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April 07, 2016

U of M Extension partnership with St. Paul school growing great things

Kids working in garden
When Judy Myers and Sara Langworthy, educators in University of Minnesota Extension's Children, Youth, and Family Consortium (CYFC), received an Extension grant in 2014, they had no idea how beautifully the “Healthy Bodies, Healthy Minds, Healthy Learners” project would blossom.

Extension CYFC's partnership with Bruce Vento Elementary School began as informal conversations with the school principal, Scott Masini, who was hoping to create a trauma-sensitive school environment. Those conversations have led to the creation of a network of partners and supporters across the University of Minnesota and the East St. Paul community.

Why the need for a trauma-sensitive learning environment? "We know that when students are highly stressed, they have difficulty learning," says Myers. "Standardized test scores at Bruce Vento have been the lowest in the St. Paul school district. The stressors are multiple: poverty, food scarcity, parental incarceration, and domestic violence."

Many of the students at Bruce Vento Elementary School are Hmong and Karen immigrants, some of whom fled their home countries as refugees. Some students are not sure where their next meal is coming from, and others struggle with the loss of parents or siblings. Yet in spite of these challenges, students come to school eager to learn. As Masini says, "The strengths are in our kids. Our kids are really cool kids."

A combination of University resources and community partners has helped address learning and wellness in holistic, ecological, and sustainable ways. Here are some of the fruits of the partnership to date:
  • Family-centered, in-school mental health services through Family Innovations, Inc.
  • Monthly food distributions from Second Harvest Heartland.
  • A refurbished calming room (a safe space for students to practice regulating negative behavior and emotions) designed by University of Minnesota College of Design students.
  • Parent cooking classes taught by Shirley Vang, Extension SNAP-Ed educator.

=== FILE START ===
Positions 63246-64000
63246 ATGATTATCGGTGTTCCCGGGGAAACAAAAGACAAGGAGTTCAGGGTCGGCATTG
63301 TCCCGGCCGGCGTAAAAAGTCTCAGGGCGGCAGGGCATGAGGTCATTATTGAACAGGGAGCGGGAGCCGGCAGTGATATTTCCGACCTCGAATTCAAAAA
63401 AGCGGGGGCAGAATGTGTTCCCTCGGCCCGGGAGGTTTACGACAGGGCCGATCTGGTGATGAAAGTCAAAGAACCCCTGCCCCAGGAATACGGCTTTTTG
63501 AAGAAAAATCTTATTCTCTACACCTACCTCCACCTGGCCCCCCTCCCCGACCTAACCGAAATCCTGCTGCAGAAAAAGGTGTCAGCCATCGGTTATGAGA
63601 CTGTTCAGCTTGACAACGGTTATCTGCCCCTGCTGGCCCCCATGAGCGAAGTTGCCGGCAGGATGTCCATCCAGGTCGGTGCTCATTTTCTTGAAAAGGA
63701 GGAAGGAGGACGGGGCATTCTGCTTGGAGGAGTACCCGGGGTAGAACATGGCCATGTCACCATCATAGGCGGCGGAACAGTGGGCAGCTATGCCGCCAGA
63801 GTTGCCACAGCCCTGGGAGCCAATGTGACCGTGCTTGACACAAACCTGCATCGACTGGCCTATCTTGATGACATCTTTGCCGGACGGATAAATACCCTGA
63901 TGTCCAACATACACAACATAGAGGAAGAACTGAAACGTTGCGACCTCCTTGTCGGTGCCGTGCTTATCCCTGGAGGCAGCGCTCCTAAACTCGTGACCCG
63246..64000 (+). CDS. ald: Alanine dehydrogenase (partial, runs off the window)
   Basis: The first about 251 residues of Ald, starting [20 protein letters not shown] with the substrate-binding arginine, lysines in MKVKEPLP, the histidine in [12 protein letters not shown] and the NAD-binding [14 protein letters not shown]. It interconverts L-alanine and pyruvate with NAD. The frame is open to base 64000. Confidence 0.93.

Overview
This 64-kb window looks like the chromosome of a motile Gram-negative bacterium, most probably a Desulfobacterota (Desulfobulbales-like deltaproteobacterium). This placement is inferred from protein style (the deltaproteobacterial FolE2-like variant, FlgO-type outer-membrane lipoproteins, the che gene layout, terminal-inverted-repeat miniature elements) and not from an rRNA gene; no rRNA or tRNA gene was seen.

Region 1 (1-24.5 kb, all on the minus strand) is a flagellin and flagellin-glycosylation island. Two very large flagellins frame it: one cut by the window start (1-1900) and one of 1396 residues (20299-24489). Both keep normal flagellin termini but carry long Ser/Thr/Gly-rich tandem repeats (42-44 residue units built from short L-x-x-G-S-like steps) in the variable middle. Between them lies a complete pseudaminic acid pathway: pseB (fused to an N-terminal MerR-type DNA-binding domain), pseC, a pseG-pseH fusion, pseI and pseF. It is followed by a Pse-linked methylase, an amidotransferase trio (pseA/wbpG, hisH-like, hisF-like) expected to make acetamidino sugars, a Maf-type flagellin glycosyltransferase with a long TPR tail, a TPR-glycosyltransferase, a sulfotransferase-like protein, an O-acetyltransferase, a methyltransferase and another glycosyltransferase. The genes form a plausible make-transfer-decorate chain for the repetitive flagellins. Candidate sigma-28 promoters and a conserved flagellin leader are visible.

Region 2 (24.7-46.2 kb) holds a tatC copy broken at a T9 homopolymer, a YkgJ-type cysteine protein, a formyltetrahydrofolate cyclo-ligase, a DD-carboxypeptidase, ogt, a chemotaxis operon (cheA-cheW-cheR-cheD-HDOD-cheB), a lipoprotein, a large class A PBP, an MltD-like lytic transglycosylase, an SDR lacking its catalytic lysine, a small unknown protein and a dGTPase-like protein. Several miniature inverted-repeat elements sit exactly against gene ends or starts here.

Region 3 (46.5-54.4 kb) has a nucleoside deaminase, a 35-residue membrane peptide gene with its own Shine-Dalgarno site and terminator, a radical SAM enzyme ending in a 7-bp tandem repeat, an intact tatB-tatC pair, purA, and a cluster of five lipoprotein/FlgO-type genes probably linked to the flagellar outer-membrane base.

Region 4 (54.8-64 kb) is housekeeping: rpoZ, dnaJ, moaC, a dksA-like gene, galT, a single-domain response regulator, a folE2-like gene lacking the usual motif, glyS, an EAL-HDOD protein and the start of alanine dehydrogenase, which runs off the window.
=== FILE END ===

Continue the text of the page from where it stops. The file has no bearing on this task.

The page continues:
• Cooking demonstrations using Second Harvest food with Jennifer Ogren, Extension EFNEP community nutrition educator.
Schoolyard gardens produced a high yield of vegetables during the 2015 season that were shared with families and classrooms; a St. Paul police officer worked with students in the garden over the summer. Like the calming room, the garden is also used as a therapeutic calming space for children with emotional and behavioral challenges. "I see the community garden as an extension of the calming room," says Masini. "The kids that aren't going to work in the calming room might work in the garden. And maybe it's just walking through it. I believe it's going to strengthen this community."

Positive results are emerging. Teachers and administrators have seen significantly fewer angry outbursts and students show less aggression toward themselves and others. Teachers also report that students demonstrate more problem-solving capabilities and more empathy and cooperation with one another. These are promising precursors to academic success.

"I can't even tell you what Judy and the others have meant to this building; I mean with the trauma work," says Masini. "It's just been really powerful for our kids."

Extension's CYFC staff will identify concepts that may transplant well to other schools environments, such as similar mental health services and calming rooms. "By following the lead of key players at Bruce Vento, including Principal Masini, other administrators, and teachers, as well as the needs of students and families, we’ve unearthed the incredible power of collaboration," says Myers. "We can’t wait to see what sprouts next."

To learn more, visit CYFC's Healthy Bodies, Healthy Minds, Healthy Learners project blog.
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